Only a century ago, some 100,000 tigers were estimated to roam the wide landscapes of Asia. But by 2010, their population in the wild had drastically dropped by 97%, to about 3200 tigers, mostly due to severe habitat loss and poaching-related causes. As a response, the world's 13 tiger-range countries, including Nepal had pledged to double their tiger population by 2022 (TX2) through endorsing the 2010 St Petersburg declaration in Russia. Since then all tiger range countries, including Nepal, have taken important steps to achieve TX2. Among these periodic assessments of tiger populations are seen as necessary to measure the status of progress made.

Since the 2010 declaration to save tigers from the threat of extinction, there have been important initiatives made in Nepal at all levels. During this period, additional habitats for tigers and prey species have been secured, namely with the establishment of Banke National Park and the extension of Parsa National Park. Restoration of critical corridors for facilitating the safe passage and genetic dispersal of tigers following a landscape level approach has allowed for the movement of tigers not just between Nepal's disparate protected areas, but also in facilitating transboundary movement of tigers between Nepal and India.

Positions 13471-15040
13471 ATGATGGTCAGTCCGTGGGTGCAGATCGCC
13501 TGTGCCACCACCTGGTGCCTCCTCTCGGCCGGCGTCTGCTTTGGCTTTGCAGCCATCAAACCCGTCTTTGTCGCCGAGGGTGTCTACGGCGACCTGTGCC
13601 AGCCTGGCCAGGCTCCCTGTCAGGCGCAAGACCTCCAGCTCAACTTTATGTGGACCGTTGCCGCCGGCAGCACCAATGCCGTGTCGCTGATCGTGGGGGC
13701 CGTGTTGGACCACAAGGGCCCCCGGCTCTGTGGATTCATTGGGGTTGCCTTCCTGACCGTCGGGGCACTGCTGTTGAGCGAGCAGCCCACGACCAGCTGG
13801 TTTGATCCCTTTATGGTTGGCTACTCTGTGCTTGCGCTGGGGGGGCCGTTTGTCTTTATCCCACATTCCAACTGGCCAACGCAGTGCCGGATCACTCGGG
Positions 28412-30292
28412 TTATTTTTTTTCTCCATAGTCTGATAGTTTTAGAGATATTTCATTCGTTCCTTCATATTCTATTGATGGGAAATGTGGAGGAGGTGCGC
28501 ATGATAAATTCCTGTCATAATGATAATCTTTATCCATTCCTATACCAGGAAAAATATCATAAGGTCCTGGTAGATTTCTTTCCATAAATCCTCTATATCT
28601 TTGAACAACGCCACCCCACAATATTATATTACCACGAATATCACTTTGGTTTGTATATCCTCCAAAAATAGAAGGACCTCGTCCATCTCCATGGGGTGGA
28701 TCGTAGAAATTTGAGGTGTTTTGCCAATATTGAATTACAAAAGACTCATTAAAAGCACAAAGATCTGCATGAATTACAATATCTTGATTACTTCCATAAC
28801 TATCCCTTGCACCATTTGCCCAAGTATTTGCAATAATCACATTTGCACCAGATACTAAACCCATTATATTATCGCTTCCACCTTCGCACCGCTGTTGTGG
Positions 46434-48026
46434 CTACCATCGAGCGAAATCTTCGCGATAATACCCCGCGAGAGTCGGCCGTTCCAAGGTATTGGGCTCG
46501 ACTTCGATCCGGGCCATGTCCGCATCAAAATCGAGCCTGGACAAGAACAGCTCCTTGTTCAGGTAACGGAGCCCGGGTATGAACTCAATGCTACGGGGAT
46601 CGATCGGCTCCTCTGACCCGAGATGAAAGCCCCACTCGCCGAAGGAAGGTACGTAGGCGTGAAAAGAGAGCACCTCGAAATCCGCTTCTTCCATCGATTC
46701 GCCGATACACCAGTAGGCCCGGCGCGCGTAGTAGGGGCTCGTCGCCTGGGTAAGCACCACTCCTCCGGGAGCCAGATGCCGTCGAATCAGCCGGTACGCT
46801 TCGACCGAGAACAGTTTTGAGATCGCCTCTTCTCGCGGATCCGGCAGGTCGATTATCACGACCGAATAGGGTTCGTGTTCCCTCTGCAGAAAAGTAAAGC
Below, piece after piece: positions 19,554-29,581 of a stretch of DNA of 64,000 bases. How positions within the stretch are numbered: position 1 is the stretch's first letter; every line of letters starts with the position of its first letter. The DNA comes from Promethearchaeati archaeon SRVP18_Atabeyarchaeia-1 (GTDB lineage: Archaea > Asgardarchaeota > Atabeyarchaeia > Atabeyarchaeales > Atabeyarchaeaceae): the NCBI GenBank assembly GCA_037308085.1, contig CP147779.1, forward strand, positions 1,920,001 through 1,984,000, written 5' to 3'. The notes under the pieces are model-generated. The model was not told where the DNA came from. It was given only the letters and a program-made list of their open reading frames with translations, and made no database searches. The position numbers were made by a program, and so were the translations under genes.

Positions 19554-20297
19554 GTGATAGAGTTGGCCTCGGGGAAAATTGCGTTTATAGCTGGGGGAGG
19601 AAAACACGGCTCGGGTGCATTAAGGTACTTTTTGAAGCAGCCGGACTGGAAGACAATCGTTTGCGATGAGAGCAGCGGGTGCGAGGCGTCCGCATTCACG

Special institutions for the conservation of tigers have been formed right from the top political level to the community grassroots. Today the Rt. Hon'ble Prime Minister of Nepal chairs the National Tiger Conservation Committee, whereas dedicated wildlife crime control bureau (WCCB) units have been set up from the central to district level to ensure that effective wildlife enforcement measures are in place. At the community level over 450 community based anti-poaching units have been formed.